The changing tune

During the Hydro-Quebec debate, many of the opponents of the deal that I talked with were adamant that this was a deal cooked up just for the large industrial users and that NB Power should not be sold just to keep these large users happy.  When I asked what should be done about the escalating cost of power for large industrials some took the hard line – they should leave the province if their power costs are too high – in fact, several (including one I debated in public) suggested these firms were a problem and the government should not support “sunset industries”.   Others with a little more sensitivity to economic development suggested to me these large industrials should be encouraged to do deals with Hydro-Quebec themselves and the government should help them – rather than sell NB Power outright.

Now that the deal has been scrapped, we are stuck with this very real problem of uncompetitive power rates for large industrials and a viable option would be to let them do more self-generation or find other mechanisms to lower their rates or at least keep them from escalating further.

But as the new CEO of NB Power has said multiple times – he absolutely needs these customers.    The loss of revenue from the large users (including PEI) could seriously screw up the utilities business model.  There might be some marginal savings from lower fuel purchase costs during peak times but across the year the loses – in his words – would be consequential.

So the gordian knot remains.  At power rates 40%-70% more than other competitive jursidictions like Quebec and BC, how long can these large users remain reasonably competitive here?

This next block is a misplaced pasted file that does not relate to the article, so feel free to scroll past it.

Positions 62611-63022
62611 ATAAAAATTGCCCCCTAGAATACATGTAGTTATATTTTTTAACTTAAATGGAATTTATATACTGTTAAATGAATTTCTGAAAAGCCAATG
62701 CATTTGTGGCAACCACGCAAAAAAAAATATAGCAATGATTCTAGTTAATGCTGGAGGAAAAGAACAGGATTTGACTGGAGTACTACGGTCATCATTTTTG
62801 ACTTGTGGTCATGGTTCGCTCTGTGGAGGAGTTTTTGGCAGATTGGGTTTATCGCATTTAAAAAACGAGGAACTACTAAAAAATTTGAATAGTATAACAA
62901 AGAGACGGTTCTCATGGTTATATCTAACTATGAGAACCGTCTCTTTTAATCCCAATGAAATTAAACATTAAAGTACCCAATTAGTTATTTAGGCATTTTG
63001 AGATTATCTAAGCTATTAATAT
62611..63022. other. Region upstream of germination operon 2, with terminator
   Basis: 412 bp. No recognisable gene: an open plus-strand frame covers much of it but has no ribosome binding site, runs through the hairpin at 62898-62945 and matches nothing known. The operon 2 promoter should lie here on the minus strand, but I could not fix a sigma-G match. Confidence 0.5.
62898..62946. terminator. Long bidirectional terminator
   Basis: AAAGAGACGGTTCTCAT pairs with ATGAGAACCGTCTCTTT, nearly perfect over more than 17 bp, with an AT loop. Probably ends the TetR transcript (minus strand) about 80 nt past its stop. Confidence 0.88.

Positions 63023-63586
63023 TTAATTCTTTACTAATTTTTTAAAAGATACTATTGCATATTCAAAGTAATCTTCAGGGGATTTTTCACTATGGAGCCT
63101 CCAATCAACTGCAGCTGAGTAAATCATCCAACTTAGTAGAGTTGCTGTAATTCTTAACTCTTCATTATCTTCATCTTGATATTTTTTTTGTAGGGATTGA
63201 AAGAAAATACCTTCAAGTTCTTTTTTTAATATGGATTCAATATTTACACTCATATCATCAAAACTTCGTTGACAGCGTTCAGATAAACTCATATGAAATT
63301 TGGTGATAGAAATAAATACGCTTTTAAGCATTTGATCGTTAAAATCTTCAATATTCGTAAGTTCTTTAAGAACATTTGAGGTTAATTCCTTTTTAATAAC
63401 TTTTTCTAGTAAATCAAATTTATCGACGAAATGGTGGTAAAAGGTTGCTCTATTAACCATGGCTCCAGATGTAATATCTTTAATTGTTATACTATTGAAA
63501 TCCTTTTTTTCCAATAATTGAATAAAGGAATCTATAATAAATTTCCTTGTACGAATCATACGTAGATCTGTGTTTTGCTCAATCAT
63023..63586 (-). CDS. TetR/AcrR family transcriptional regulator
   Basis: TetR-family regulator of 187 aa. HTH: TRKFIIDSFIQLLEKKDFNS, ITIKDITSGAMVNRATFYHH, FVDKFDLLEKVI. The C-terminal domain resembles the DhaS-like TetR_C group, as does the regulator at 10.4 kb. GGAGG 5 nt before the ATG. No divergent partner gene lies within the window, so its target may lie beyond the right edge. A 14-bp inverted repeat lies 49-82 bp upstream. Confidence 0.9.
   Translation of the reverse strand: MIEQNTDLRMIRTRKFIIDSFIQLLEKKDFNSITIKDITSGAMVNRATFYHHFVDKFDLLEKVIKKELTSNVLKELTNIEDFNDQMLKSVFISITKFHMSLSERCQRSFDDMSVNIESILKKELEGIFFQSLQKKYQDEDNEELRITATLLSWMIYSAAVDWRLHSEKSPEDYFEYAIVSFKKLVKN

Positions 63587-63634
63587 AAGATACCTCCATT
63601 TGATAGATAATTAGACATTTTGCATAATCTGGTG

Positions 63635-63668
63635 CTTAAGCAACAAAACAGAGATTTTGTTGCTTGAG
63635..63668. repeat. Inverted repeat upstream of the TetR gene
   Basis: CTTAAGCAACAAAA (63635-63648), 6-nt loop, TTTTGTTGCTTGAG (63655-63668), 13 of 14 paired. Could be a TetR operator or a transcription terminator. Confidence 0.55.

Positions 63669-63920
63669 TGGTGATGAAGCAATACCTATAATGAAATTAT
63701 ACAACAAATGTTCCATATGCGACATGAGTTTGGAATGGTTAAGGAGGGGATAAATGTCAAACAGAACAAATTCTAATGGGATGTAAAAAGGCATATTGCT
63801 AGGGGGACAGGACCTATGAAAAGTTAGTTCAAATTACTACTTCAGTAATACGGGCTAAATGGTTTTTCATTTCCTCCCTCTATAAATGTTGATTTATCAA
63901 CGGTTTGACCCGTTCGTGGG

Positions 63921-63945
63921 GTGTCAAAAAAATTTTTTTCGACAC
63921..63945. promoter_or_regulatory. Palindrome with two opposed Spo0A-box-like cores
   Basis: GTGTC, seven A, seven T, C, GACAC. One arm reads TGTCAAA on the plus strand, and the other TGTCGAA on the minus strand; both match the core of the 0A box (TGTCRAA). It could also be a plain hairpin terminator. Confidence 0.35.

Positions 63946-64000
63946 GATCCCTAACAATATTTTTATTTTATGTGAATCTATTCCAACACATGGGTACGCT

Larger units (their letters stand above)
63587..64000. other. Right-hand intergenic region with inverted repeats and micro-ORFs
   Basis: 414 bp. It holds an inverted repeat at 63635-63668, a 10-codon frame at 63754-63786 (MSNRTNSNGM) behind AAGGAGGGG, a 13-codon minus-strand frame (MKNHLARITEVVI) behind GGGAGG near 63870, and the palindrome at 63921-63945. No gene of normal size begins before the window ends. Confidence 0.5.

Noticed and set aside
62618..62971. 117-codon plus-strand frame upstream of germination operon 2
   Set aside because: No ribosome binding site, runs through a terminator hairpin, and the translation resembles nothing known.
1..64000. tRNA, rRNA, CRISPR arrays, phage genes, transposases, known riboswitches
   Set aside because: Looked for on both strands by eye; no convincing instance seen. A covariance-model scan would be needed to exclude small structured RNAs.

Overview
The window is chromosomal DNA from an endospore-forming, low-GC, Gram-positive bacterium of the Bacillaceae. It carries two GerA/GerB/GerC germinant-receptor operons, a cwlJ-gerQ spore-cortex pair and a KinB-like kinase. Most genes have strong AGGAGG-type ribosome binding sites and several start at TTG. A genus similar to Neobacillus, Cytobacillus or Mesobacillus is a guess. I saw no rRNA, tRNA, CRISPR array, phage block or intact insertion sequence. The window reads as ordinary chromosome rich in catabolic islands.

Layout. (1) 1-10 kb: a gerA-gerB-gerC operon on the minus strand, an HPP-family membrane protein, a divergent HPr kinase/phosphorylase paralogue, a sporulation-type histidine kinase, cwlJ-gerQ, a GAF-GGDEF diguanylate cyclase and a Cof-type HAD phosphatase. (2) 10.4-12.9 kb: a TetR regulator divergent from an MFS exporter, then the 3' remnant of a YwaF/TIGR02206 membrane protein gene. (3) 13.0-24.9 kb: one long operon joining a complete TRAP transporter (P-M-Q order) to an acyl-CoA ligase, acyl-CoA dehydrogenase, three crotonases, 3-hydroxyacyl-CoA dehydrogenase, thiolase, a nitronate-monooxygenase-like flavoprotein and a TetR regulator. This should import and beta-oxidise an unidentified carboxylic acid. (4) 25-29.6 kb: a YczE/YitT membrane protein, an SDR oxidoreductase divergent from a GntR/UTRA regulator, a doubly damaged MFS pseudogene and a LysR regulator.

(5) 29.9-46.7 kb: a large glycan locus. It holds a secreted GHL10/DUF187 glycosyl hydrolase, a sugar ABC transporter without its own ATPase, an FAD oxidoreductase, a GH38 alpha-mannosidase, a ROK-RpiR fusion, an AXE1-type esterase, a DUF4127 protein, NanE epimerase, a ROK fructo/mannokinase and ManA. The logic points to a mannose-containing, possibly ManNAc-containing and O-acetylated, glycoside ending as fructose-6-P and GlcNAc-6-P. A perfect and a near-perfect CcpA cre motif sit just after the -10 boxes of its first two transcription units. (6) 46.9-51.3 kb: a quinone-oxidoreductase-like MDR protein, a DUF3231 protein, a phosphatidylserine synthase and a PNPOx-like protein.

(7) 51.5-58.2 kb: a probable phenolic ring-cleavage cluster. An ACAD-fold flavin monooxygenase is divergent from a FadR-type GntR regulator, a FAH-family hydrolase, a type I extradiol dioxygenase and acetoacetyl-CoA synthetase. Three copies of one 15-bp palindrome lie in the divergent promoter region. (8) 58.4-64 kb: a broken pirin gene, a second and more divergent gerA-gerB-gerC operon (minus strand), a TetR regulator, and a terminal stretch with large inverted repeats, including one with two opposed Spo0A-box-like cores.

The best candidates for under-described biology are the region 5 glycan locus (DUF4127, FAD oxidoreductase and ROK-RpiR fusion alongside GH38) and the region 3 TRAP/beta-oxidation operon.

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3 Responses to The changing tune

  1. Robert McCready says:

    Currently NBP sells to large industrial customers at below the cost of delivery of the power. This practice has been subsidised by the residential and small commercial customers. Kindly explain how losing these customers would hurt the balance sheet of NBP?

  2. It sells to the large industrial customers below the full cost of delivery of power but not the marginal cost. The CEO of NB Power described it better than I could be essentially if you lose the $500 million in revenue from large customers (or whatever that number is) you have to spead all the overhead costs, debt service costs etc. over half the kWh sold. You either have to shift all that cost on to the remaining rate payers or slash hundreds of employees and other overhead. For example, NB Power has several hundred people that work on lines, do installations, fix problems, etc. across NB Power’s 200,000+ customers. If they lose the 40 large industrials, they still need the several hundred people to work on lines, do installations, fix problems, etc. across NB Power’s 199,960+ customers.

    As I said in the post, the only cost advantage from losing the $500 million worth of customer revenue would be the reduction in fuel purchase costs during peak load times – middle of winter but that would be a pittance compared to the lost revenue.

  3. richard says:

    The ‘corporations are subsidized’ argument also fails to note that some residential users are subsidising other residential users. Compare the meters of power line per user in rural areas vs that for urban areas, for example.

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